When choosing your location, the most important thing is a safety, followed by somewhere which actually has a few fish to keep them entertained. Rock walls and bridge fishing for me are no go areas, especially in the early stages. In Townsville, for instance, I find the Lakes to be a great place to take the kids, for a few reasons. Some of those being that there is no traffic, no steep areas to fall from height and the joint has loads of fish, which we don’t keep due to a marine problem called “Blue/Green Algae”, so they also get to learn catch and release of all size and breeds of fish. A bit of guidance will need to be exercised when going land based. When the little darlings are tired or need a drink, they will drop their rod and reel wherever they are when this idea comes into their head. Usually they are in sand or the only mud pile within koo-ie. Teaching them to look after their equipment will help in every facet of their life. Note: you teaching them this will not sink in for first five or six years… maybe more.
Oh lord, they’re getting in my boat
You will find when the kids see dad in the boat, they see that as their open invitation to join you. You know they want in and will persist until they are onboard. Depending on your style fo boat, there is normally a wonderland of gadgets for them to play with from sounder buttons to the switch on your bilge (so that it can dry run until you notice it). I become “Mr Strict Parent” when I have them in my boat and I enforce the do’s and don’ts. A boat has too many dangers to take a “laxy dazy” approach. When the boat is on the trailer sitting on its concrete pad at home is when most accidents happen. As soon as the kids are in, they will walk straight to the boat’s gunnels and walk around the very edge, like a dare to themselves to stay aboard. My young fella used to use to use my transducer as a step to get inside – grrrrrr.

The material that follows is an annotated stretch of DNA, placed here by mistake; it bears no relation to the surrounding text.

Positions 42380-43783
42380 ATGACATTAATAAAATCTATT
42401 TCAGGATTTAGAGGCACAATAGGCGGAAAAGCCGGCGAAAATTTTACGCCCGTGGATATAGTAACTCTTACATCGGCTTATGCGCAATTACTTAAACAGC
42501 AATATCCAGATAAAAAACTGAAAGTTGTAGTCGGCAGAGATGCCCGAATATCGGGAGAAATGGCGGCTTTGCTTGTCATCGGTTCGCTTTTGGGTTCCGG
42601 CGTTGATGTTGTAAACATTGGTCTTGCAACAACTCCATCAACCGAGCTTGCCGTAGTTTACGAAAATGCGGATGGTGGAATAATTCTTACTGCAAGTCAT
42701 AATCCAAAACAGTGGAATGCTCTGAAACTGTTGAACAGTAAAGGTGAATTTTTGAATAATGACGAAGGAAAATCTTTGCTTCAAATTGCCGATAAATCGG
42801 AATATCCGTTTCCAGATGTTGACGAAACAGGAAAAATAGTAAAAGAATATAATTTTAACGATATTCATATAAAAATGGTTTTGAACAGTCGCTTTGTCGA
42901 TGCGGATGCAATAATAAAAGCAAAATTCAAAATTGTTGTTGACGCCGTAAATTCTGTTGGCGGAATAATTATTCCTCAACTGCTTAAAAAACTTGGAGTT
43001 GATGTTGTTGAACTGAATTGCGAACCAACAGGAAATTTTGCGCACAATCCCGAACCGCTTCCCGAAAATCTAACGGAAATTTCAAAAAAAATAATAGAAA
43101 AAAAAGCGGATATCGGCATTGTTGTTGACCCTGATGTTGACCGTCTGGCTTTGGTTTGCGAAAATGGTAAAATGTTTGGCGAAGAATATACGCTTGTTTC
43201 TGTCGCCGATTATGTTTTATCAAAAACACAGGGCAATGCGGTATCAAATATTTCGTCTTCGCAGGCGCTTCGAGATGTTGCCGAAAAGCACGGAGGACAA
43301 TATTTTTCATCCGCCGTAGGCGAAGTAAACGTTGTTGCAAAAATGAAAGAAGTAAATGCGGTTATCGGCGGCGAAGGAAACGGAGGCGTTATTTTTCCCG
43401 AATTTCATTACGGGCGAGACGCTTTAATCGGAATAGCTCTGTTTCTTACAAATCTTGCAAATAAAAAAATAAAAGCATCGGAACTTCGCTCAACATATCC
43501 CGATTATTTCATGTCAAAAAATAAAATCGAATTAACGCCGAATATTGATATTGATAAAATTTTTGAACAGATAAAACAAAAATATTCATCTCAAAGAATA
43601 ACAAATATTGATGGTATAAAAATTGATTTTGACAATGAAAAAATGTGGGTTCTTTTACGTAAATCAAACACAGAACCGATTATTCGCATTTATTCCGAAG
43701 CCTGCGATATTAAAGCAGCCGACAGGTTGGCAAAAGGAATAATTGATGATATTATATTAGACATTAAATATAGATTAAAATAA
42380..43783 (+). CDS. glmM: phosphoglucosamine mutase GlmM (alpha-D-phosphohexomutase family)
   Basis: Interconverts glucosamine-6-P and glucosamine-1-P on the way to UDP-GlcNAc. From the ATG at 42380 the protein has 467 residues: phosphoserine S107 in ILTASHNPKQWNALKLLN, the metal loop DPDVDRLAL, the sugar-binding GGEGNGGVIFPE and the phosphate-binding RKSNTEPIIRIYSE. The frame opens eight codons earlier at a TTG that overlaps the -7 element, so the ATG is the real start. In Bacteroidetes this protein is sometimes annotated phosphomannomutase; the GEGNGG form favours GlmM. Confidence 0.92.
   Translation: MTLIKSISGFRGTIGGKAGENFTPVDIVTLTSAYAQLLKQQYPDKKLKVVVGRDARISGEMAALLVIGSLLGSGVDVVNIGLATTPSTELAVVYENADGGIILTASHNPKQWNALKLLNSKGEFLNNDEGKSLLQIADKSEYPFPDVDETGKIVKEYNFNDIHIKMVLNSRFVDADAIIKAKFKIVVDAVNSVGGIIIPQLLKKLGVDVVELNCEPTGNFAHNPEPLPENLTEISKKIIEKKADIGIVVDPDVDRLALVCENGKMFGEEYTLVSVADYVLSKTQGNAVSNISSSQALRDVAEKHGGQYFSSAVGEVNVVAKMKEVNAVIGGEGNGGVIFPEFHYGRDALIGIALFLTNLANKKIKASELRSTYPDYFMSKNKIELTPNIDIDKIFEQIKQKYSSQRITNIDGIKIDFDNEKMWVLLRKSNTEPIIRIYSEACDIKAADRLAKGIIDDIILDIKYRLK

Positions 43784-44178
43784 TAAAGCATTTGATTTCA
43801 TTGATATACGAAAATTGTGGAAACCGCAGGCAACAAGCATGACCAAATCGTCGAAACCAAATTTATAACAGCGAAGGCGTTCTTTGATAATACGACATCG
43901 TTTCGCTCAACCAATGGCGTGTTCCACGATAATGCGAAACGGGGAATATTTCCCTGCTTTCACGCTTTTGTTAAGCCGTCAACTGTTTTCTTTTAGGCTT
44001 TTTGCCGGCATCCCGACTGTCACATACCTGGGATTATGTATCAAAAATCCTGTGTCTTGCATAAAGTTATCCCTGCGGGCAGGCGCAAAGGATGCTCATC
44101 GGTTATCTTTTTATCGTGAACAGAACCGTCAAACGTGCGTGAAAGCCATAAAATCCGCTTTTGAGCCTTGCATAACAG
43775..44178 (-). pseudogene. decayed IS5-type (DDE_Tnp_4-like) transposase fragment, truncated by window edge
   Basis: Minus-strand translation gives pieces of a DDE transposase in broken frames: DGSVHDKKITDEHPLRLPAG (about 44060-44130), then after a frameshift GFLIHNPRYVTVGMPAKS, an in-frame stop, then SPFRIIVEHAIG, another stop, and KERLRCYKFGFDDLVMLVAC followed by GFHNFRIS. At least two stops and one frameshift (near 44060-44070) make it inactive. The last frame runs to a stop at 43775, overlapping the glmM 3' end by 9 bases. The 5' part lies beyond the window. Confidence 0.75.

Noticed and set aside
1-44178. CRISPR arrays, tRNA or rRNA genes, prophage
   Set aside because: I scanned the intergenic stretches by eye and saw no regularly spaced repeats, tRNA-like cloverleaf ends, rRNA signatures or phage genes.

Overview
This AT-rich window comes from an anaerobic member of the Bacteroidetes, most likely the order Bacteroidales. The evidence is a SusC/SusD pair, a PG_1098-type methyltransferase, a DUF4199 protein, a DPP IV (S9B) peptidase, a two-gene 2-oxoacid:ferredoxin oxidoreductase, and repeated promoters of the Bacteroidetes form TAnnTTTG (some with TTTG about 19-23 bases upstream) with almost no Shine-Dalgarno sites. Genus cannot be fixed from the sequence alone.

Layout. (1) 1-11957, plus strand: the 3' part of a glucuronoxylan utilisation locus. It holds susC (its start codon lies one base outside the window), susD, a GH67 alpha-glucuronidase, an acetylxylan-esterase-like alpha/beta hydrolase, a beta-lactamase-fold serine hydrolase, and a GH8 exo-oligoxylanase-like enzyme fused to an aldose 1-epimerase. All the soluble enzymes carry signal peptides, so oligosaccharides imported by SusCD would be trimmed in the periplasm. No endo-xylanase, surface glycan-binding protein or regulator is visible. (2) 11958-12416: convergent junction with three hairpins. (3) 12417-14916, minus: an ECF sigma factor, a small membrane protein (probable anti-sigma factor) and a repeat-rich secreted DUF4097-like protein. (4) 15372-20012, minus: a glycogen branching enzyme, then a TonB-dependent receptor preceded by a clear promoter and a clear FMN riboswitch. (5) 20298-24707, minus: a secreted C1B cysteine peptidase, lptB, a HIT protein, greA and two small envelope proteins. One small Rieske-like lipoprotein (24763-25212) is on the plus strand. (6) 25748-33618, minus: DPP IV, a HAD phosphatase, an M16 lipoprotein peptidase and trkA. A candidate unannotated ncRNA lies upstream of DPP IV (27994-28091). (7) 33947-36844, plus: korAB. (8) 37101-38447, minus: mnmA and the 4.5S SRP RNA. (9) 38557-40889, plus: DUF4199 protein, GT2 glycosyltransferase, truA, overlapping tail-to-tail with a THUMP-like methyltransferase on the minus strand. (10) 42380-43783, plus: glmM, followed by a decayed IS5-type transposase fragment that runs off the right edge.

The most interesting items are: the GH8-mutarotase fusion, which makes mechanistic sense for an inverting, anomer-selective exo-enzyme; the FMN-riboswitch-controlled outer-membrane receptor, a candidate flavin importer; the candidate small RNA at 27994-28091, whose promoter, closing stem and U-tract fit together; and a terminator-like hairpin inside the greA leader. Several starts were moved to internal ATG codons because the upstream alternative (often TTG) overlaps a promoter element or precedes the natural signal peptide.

My point is now, after a small number of trips and countless times of them sitting in the boat with me at home, they are learning and becoming almost bearable to take for a fish in the tub. Fisherpersons are happy to go for a fish with bare comforts. When I take my two they are in tow with a couple of pillows and their blanket. They take a small bag with their favourite toy and a colouring book with pencils. When they do get a tad bored and you are not ready to hit the road, these little accessories will make a big difference.
If you need to be told about shade, sunscreen, drinking plenty of water and the wearing of a life jacket, maybe stick to tournament Lego building. What I will say about life jackets is get them the most comfortable one possible. If it itches or is bulky all they are going to do is harass you about needing to take it off.
Mum and Dad are proud
My little girl Billie is now nine and over the years I have watched her improve her skills and extend on the basics that I taught her. To sit back and watch her bait up and cast her line, land a good fish and handle it herself gives me a great deal of satisfaction. When a fish comes to the boat and she yells, “Dad! It’s a fathead,” or “Barra daddy,” I just get such a rush that she is interested enough to know the different species. When you sit and fish with your children for long periods of time you learn a lot more about the little things in their life. I know the names of all their teachers, that lad that is the class clown, and why I need to take Billie to a Tom Petty concert rather than a One Direction concert – turns out she loves what Dad listens too. Fishing has given me such a strong bond with my family, which has given us good stead for the future, something which I will continue to cherish.
As a fishing parent you are essentially their guide as you are in most of their growing life. But never forget that fishing with your kids is very much a two way street; as much as keeping the kids happy is important, you still have to enjoy the experience as well. I think if you take on board a few things with this article you will stumble across that two way street. Learn to laugh, don’t sweat the little stuff, capture that smile with your camera, as you will use it in their wedding one day, and most of all, remember a hug, pat on the back or “I’m proud of ya bud” goes along way. You would be surprised at what sort of foundation you can make sitting on an aluminium bench seat with an old 25 Johno at your back… Lasts a life time, I reckon!